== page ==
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As she walked to the 13th tee box, as 15-year-old amateur Lydia Ko pulled away from a star-studded field of professional women golfers like a Ferrari firing away from Fords, her mother Tina handed her a Ziploc bag of cherry tomatoes.
Ko proceeded to crank yet another long and straight drive off the box and then, walking up 13, snacked, offered some to her playing partners, and waved to her math teacher and his wife, in the gallery, visiting from her home back in New Zealand. Ko, earlier in the round, popping some grapes, said to her caddy that she likes to eat during a round of golf, as an empty stomach, for her, can be prey to butterflies.
In what is without doubt the golf story of the year – and one of the great sporting victories in recent memory – the kid betrayed no nerves at all as she booked a fantastic, historic and resoundingly decisive victory in a national championship halfway around the world from her home in Auckland.
Coming into the final round of the CN Canadian Women’s Open tied for the lead at eight-under, Ko led the final group on Sunday at the Vancouver Golf Club, fought off all comers and pulled away when she reeled off four straight birdies to start the back nine to leave the world’s best women on the LGPA Tour behind.
After yet another birdie on 15 – the toughest hole on the golf course this week – the world’s best sensed it was over, and the 15-year-old had it. Ko’s playing partner Stacy Lewis, 27, the world No. 2, the Tour’s money list leader this year, and herself once a star amateur, offered words of encouragement as the two golfers walked to the box at 16.
“It got a bit nerve-wracking,” said Ko after she had hoisted the championship trophy, “but Stacy Lewis, after my birdie on 15, she said, ‘You know, you can do it.’ And it was really great to have another player that I look up to giving me that much support. So it was really awesome.”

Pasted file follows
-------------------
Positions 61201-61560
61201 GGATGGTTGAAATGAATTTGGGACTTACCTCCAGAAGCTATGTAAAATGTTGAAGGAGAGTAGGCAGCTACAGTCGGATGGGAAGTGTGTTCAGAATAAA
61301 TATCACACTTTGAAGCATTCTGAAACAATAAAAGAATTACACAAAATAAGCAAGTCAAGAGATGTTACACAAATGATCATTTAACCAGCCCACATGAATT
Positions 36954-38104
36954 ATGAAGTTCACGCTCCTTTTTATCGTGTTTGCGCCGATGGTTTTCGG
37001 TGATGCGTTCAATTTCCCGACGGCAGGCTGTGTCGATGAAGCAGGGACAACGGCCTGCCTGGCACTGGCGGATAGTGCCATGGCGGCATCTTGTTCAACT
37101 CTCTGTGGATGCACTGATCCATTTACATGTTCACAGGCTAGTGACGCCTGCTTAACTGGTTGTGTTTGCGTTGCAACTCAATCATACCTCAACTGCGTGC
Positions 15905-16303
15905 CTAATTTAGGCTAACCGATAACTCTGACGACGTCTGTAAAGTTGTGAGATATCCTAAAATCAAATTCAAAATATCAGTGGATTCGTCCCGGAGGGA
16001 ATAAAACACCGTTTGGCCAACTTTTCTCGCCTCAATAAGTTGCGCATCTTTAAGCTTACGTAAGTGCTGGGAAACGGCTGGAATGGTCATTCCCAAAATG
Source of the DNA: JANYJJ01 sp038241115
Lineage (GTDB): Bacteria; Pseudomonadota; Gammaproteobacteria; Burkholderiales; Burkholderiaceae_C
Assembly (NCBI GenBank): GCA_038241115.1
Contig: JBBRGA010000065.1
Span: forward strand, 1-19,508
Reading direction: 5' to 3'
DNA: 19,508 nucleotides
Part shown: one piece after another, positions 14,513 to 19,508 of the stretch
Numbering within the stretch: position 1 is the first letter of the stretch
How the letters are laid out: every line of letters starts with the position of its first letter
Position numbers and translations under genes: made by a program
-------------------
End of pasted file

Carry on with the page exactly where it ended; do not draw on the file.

Ko never wavered and in the end booked a five-under 67 to finish 13-under to win by three. She became the youngest woman in history to win a LPGA Tour event, and the first amateur to win a LPGA tournament since Neil Armstrong walked on the moon. And while Ko has everything – moxie, talent, and a big smile – to be an instant star in the making, she insists she will remain an amateur for at least several more years.
On Sunday afternoon, it was all about the moment: her playing partners dowsed her in a celebration of water – hey, the kid’s 15 – on the 18th green when her final putt fell to a cheering crowd of thousands. And her playing glove is already en route to the World Golf Hall of Fame in Florida, where Ko has always wanted to visit.
“The pressure was on there at the end and she striped it all day,” Lewis said in an interview. “You know, I was just glad to be there to watch it. I just like that she went out there and won it. It wasn’t handed to her. She went out there and won it.”
As with all seeming fairly tales, Ko’s precocious talent – adjectives, frankly, feel inadequate – has been carefully nurtured by a small group of innovative professionals in her adopted home of New Zealand, after her family moved from golf-made South Korea when she was six. She has been trained by an organization called the Institute of Golf in Auckland, which advertises it has “simply the best in golf coaching,” and boasts it is “home of the 21st century golfer.”
Ko – even as she is Grade 11 – practises like golf is a full-time job, 40 hours a week, and has dedicated coaching, a sports psychologist, a nutritionist, everything. In January, still 14, she became the youngest person, male or female, to win a pro golf tournament (a mark since bettered by Canadian Brooke Henderson). In February, she entered the final round of the pro women’s ISPS Handa New Zealand Women’s Open tied for first, but faded. At the women’s U.S. Open last month, she was the low amateur, tied for 39th. Two weeks ago she won the United States Amateur Championship.
She didn’t come from nowhere, even if it looked like a Sunday miracle. Jo Stallard, the wife of Ko’s math teacher who cheered the teenager on, knows it better than most, having first played with Ko when the kid was a kid, just eight years old, in a 54-hole tournament. Stallard, a 12-handicap, barely beat her.
“I knew right from the start,” said Stallard on Sunday, as Ko practised ahead of her round, morning dew still on the grass. “What she’s talented at is she is consistent. [Coach Guy Wilson] has given her a swing that’s reproducible. Her swing is very simple. It’s just mechanical, because that’s what he wanted. If you look at some of the other players, they’re all over the show. You watch how stable her base is. He’s just done a wonderful job with her.”
Walking the golf course, Ko floats. She enters a zone, standing over the ball, and otherwise it’s a walk in the park. She jokes, she laughs. At times, sure, after a run of pars, or a bogey, she gets a bit stone-faced. But she seemed unshakable on Sunday, a day golf victories go to die (hello, Greg Norman).
As Ko headed for the 15th tee box – before she birdied the toughest hole on the course – an older man shoved a pen and hat at her for an autograph, very gauche. She thought nothing of it, signed, and proceeded onwards, snacking on sushi rolls after she popped her drive on 15.